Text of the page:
New York pianist
Raymond Scott (real name Harry Warnow), born in 1908, never actually composed anything
for cartoons, although he became famous for cartoon music when Carl Stallings
used his music for his soundtracks.
Scott composed quirky tunes with odd time signatures set to a
frantic pace, all recorded with his jazz Quintette (actually a sextet), such as
Confusion Among a Fleet of Taxicabs Upon Meeting with a Fare (march 1935),
The Toy Trumpet (february 1937), which would remain one of his most popular themes,
Powerhouse (february 1937),
Twilight in Turkey (february 1937),
Minuet in Jazz (february 1937),
Dinner Music for a Pack of Hungry Cannibals (april 1937),
Reckless Night on Board an Ocean Liner (april 1937),
Girl with the Light Blue Hair (april 1937),
Egyptian Barn Dance (april 1938),
The Penguin (december 1937),
Happy Farmer (april 1938),
In an 18th Century Drawing Room (1939), from Mozart,
Tobacco Auctioneer (april 1939),
Siberian Sleighride (may 1939),
Boy Scout in Switzerland (june 1939),
Bumpy Weather (june 1939),
New Year's Eve in a Haunted House (july 1939),
Peter Tambourine (july 1939).
Starting in 1941, Carl Stalling used snippets of Scott's tunes for countless
episodes of Bugs Bunny, Daffy Duck and Porky Pig.
Raymond Scott had already moved on, composing
songs for a few Hollywood soundtracks (from 1945 on),
the Broadway musical Lute Song (1946), containing Mountain High Valley Low,
two ballet scores, Peep Show (1949) and Six Characters in Search of an Author (1949),
songs for Alfred Hitchcock's The Trouble With Harry (1956),
the album Rock and Roll Symphony (1958),
and even a classical piece, Suite for Violin and Piano (1951).
Raymond Scott had already changed business altogether, founding (1946)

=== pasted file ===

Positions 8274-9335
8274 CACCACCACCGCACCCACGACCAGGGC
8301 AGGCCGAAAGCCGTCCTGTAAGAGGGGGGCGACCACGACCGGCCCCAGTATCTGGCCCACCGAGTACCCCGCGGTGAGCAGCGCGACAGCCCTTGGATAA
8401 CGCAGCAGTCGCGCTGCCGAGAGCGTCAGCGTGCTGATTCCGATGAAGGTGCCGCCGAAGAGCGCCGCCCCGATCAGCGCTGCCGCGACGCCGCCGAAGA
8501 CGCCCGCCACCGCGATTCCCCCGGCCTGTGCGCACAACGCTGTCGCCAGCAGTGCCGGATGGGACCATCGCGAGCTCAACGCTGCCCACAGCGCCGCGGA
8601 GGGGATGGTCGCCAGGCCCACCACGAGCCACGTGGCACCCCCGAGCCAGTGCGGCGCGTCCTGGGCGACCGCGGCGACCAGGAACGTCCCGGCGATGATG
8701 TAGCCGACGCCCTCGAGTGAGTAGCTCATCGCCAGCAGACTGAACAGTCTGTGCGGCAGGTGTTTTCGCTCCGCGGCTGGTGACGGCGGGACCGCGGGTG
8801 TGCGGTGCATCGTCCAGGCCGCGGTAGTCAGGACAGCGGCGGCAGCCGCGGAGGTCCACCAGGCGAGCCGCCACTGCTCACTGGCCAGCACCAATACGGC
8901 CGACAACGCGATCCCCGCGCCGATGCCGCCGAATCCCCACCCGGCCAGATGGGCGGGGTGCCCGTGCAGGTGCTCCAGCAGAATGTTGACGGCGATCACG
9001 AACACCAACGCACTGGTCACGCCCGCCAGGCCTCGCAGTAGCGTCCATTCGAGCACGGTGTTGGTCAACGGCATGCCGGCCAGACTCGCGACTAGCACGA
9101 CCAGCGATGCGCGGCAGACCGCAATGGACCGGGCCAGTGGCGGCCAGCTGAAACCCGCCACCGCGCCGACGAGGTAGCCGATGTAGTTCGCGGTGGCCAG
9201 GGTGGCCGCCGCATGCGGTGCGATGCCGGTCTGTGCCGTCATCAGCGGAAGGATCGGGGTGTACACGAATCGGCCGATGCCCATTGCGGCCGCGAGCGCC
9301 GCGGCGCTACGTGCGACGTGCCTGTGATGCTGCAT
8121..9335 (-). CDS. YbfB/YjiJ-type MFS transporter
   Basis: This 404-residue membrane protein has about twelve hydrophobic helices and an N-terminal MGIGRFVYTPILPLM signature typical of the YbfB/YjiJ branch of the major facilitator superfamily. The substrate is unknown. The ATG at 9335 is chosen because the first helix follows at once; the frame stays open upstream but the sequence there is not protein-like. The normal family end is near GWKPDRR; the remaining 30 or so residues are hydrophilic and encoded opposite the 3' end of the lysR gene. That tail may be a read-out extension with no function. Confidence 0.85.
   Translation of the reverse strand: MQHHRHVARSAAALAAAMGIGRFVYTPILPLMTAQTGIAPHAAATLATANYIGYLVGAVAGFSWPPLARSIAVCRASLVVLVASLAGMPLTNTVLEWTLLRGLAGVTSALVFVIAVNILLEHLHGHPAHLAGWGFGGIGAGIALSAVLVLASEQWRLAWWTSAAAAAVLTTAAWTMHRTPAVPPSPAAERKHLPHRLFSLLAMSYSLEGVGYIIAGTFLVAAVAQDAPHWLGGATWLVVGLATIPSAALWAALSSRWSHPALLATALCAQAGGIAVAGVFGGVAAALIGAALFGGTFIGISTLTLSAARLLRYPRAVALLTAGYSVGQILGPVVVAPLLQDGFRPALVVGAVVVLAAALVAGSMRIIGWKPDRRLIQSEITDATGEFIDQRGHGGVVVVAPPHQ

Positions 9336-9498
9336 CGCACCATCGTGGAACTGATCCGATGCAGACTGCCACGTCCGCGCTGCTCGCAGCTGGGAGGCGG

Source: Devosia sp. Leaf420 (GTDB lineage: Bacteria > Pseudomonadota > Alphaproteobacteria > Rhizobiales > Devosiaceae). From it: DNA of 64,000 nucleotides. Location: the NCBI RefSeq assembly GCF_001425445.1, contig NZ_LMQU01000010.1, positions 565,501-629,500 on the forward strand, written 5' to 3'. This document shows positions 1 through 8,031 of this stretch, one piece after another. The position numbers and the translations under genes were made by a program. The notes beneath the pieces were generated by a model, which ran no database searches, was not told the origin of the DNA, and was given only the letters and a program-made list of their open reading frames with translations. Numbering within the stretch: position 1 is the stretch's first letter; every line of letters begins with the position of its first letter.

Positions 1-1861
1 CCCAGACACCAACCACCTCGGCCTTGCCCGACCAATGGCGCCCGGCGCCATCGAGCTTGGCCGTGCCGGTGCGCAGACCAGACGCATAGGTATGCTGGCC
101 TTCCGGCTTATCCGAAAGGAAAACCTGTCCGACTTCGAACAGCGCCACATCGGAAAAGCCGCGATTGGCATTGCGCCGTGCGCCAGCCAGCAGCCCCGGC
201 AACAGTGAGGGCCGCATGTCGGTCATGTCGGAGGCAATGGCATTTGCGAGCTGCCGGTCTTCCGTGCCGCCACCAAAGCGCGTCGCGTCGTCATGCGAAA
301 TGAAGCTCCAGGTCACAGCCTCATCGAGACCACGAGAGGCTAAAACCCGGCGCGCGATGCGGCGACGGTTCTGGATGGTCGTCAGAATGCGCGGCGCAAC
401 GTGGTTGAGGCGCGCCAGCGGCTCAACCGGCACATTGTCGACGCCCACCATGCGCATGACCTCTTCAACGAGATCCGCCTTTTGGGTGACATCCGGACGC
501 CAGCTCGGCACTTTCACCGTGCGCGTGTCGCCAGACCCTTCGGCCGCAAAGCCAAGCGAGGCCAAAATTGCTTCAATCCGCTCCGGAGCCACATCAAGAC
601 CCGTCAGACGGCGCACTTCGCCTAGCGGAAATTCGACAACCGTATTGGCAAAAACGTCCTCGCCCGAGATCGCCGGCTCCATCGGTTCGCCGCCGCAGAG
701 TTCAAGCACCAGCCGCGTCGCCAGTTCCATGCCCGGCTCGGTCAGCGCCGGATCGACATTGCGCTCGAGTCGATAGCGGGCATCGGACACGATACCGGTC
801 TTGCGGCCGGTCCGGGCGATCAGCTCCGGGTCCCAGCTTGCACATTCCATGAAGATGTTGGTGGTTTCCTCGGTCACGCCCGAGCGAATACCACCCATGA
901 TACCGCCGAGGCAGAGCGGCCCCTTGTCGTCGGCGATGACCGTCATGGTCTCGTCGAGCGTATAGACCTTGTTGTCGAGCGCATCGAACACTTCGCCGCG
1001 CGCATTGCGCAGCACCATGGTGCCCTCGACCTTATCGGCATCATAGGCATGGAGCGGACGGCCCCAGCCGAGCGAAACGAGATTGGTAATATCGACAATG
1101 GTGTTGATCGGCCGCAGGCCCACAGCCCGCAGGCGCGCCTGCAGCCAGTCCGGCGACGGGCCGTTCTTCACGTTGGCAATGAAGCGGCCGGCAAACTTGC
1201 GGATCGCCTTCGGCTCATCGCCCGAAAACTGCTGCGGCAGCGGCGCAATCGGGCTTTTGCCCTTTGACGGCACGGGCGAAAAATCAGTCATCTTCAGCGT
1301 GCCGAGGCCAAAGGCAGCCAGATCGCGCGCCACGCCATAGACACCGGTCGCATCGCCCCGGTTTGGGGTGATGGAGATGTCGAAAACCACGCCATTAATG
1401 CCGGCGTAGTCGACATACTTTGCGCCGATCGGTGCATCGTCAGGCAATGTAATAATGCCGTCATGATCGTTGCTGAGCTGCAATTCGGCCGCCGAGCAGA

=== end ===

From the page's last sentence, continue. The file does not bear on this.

"Manhattan Research", the world's first electronic music studio, for which he invented
several electro-mechanical devices: the "Orchestra Machine" (1946), the "Talking Alarm Clock" (1946),
the "Karloff" (1948), a generator of sound-effects (basically, a proto-sampler),
"Automatic Scanning Radio" (1950),
an "indexing and selector device" (1953) for tape recorders (a proto-sequencer),
the "Clavivox" (1956), a keyboard theremin in collaboration with the young Robert Moog,
the "Videola" (1957), for synchronizing music and moving pictures,
the "Circle Machine" (1958),
the "Electronium" (1959), which was a proto-synthesizers,
the "Rhythm Synthesizer" (1960)
the oddly-named "Bandito the Bongo Artist", which was a proto drum-machine,
the "Bassline Generator" (1968),
the "Voice Modulator" (1969),
the "Melody Maker" (1972).
While very active in devising ever more creative ways of composing, he
actually composed very little with those devices. The only non-jazz
recording he made was
the 3-LP electronic album Soothing Sounds for Baby (1962), that he
conceived as children's music, but, de facto, a predecessor of both ambient
and minimalist music.
Manhattan Research Inc (Basta, 2000) collects some of his avantgarde
Microphone Music (Basta) collects rarities from the 1930s.
Scott died in 1994.
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